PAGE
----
Our Prime Minister has emerged as something of a cavalier with a unique approach to solving the current economic crisis, in an interview published in the Wall Street Journal on the weekend.

"We can use this time to transform the economy to make us stronger so that when the world starts growing again we can be running faster than other countries we compete with", John Key told the Journal's Mary Kissel in an interview conducted in his Beehive office.

That idea - growing a nation out of recession by improving productivity - puts Key and his National government at odds with "rescue" policies being carried out in Washington, Tokyo and Canberra.

Those capitals are rolling out billions of dollars in stimulus packages - with taxpayers' money - to try to prop up growth.

"That's risky," Key said. "You've saddled future generations with an enormous amount of debt that then they have to repay," he explains. "There is actually a limit to what governments can do."

The WSJ seemed bemused to have found a national leader who is talking about market-based approaches to the global recession. While other western economies have taken the safety-net-at-the-bottom-of-the-cliff approach, New Zealand's leader is decidedly gung-ho.

"We have been on a slippery slope," Key admitted the Journal, pointing to the country's slide to the bottom half of the Organisation for Economic Cooperation and Development's per-capita GDP rankings, in a jibe at the previous government's centre-left stance.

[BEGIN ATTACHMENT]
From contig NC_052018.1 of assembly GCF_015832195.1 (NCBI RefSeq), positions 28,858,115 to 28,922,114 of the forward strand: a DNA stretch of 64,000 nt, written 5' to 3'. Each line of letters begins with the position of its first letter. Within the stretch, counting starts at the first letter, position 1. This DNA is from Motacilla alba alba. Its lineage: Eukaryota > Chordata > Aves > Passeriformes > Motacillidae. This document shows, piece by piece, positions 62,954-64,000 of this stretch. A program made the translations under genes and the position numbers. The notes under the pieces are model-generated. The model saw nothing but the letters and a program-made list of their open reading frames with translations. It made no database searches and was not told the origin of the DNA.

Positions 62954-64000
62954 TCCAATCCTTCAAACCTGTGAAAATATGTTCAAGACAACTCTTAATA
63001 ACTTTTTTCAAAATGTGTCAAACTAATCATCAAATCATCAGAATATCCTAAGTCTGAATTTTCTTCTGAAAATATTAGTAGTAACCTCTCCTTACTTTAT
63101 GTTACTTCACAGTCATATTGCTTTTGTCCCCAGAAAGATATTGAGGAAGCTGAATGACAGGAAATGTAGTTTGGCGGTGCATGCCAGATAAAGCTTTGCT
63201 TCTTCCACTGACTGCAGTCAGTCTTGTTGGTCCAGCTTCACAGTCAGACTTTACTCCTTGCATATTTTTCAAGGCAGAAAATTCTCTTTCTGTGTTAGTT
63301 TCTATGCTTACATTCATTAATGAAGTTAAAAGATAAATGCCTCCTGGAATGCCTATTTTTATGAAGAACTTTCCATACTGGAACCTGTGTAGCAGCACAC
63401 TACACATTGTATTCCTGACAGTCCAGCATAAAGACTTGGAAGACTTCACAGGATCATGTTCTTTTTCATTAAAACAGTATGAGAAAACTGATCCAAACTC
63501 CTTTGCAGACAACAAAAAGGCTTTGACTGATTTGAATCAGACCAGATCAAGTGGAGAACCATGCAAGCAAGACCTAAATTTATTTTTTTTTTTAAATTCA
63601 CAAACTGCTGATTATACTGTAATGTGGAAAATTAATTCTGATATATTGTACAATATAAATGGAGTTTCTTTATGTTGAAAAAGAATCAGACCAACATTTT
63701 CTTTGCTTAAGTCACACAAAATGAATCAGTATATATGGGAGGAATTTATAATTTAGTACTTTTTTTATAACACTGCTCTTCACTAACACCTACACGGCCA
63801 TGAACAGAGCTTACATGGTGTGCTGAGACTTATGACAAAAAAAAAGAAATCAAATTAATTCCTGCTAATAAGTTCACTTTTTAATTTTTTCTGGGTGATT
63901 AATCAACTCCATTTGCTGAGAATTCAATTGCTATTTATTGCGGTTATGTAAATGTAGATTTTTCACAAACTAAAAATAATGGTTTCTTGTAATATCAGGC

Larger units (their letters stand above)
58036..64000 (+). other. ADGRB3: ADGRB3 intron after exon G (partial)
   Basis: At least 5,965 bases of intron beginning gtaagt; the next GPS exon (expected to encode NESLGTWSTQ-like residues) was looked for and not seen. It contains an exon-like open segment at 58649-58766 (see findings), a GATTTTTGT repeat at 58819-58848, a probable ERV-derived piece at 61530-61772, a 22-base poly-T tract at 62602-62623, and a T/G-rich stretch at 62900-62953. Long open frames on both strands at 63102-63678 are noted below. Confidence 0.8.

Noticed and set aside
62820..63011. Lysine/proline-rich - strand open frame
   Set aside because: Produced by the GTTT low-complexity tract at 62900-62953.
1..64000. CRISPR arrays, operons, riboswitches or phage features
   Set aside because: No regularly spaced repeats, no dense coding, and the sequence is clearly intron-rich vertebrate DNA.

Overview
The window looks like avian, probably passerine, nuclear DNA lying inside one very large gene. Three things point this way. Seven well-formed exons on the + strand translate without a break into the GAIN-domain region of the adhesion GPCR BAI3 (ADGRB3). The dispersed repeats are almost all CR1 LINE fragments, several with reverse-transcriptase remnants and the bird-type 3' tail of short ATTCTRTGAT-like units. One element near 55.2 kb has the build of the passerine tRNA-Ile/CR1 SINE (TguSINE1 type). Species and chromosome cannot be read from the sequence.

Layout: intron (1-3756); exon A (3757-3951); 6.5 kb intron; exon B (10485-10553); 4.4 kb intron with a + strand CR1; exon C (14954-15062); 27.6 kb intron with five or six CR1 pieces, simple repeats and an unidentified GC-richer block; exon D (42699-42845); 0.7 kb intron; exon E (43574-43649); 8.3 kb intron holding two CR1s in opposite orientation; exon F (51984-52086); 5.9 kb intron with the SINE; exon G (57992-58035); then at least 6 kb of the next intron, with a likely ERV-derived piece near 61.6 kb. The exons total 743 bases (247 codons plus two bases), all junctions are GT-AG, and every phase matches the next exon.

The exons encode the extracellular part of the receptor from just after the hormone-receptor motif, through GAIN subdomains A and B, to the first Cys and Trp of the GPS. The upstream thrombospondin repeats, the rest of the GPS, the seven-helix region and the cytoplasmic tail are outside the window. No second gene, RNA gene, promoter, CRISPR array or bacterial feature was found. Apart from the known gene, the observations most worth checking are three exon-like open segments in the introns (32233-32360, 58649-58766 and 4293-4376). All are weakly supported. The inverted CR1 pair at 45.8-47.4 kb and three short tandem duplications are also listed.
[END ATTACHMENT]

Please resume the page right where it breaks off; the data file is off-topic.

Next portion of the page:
"... so we need to lift those per-capita wages, and the only way to really do that is through productivity growth driving efficiency in the country."

He talked at length about how to attract and retain talented workers. the WSJ reported.

For now, the prime minister is focusing on chipping away entrenched regulations that drive away foreign capital - a contrast to the US and Australia, which are reregulating their markets in the wake of the financial crisis.

"Good regulatory reform can be an important catalyst toward driving economic growth and coming out of the recession faster," Key said.

But ultimately, The PM said his biggest fear is rising inflation on the back of rising money supplies.

"Economic theory will tell you that inflation is going to rise - and that inflation will be exported around the world."

Key explained to the Journal that he understood how the US was constrained to use inflation as an interim tool to crank the economic engine up again.

"But longer term", warned Key, "inflation is cancerous to your economy."